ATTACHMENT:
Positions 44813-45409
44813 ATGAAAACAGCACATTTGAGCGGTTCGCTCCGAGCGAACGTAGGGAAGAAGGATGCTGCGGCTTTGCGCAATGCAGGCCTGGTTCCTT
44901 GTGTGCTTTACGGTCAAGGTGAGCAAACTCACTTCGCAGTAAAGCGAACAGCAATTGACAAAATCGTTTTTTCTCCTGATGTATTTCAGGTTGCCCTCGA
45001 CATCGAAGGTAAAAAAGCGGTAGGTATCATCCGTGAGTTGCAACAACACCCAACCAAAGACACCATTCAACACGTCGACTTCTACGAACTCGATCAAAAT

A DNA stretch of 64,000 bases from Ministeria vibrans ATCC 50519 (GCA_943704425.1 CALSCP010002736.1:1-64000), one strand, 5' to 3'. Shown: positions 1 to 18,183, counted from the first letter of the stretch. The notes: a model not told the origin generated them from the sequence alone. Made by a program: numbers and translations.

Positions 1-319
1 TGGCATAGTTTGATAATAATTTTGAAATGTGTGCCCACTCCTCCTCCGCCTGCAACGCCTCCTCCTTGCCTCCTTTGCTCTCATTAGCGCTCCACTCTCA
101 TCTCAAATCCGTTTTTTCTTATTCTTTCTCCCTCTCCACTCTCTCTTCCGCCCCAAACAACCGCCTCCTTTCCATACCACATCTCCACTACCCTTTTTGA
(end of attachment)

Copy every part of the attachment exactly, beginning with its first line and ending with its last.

Positions 44813-45409
44813 ATGAAAACAGCACATTTGAGCGGTTCGCTCCGAGCGAACGTAGGGAAGAAGGATGCTGCGGCTTTGCGCAATGCAGGCCTGGTTCCTT
44901 GTGTGCTTTACGGTCAAGGTGAGCAAACTCACTTCGCAGTAAAGCGAACAGCAATTGACAAAATCGTTTTTTCTCCTGATGTATTTCAGGTTGCCCTCGA
45001 CATCGAAGGTAAAAAAGCGGTAGGTATCATCCGTGAGTTGCAACAACACCCAACCAAAGACACCATTCAACACGTCGACTTCTACGAACTCGATCAAAAT

A DNA stretch of 64,000 bases from Ministeria vibrans ATCC 50519 (GCA_943704425.1 CALSCP010002736.1:1-64000), one strand, 5' to 3'. Shown: positions 1 to 18,183, counted from the first letter of the stretch. The notes: a model not told the origin generated them from the sequence alone. Made by a program: numbers and translations.

Positions 1-319
1 TGGCATAGTTTGATAATAATTTTGAAATGTGTGCCCACTCCTCCTCCGCCTGCAACGCCTCCTCCTTGCCTCCTTTGCTCTCATTAGCGCTCCACTCTCA
101 TCTCAAATCCGTTTTTTCTTATTCTTTCTCCCTCTCCACTCTCTCTTCCGCCCCAAACAACCGCCTCCTTTCCATACCACATCTCCACTACCCTTTTTGA